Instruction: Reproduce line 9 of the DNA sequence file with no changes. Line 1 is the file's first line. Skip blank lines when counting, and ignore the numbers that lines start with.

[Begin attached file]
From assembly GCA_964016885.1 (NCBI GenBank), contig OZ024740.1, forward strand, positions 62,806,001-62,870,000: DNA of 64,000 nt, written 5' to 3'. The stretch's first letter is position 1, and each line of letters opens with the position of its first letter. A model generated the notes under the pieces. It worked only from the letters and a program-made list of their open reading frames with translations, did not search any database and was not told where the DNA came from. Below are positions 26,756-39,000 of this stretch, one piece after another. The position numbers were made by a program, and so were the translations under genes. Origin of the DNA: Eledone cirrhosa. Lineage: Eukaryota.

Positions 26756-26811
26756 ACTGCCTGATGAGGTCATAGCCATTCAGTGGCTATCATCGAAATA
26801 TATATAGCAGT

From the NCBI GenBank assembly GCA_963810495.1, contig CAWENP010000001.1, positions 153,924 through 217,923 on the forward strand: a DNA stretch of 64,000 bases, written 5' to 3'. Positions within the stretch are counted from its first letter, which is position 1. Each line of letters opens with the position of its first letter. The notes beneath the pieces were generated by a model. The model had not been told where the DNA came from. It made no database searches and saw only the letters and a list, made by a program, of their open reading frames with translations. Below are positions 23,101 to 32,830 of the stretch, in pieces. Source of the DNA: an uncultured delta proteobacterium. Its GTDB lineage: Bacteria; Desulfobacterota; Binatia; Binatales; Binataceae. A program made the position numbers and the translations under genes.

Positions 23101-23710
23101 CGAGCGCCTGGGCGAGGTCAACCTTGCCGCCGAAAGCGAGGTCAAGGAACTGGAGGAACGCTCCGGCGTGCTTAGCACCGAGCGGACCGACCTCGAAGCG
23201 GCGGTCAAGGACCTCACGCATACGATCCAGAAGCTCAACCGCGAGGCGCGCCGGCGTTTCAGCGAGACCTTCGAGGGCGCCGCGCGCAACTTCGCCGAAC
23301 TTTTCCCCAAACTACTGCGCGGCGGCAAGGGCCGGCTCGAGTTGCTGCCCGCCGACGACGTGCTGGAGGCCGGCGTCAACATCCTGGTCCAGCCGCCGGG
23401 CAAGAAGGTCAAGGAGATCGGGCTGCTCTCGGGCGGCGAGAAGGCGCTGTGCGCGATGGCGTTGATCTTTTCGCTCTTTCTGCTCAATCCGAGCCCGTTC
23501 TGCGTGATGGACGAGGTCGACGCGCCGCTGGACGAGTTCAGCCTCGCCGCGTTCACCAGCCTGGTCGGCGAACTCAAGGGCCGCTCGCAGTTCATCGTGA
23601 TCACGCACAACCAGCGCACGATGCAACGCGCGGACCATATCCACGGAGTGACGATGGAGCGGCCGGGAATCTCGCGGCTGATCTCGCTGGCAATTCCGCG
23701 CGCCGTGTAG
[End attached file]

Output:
23301 TTTTCCCCAAACTACTGCGCGGCGGCAAGGGCCGGCTCGAGTTGCTGCCCGCCGACGACGTGCTGGAGGCCGGCGTCAACATCCTGGTCCAGCCGCCGGG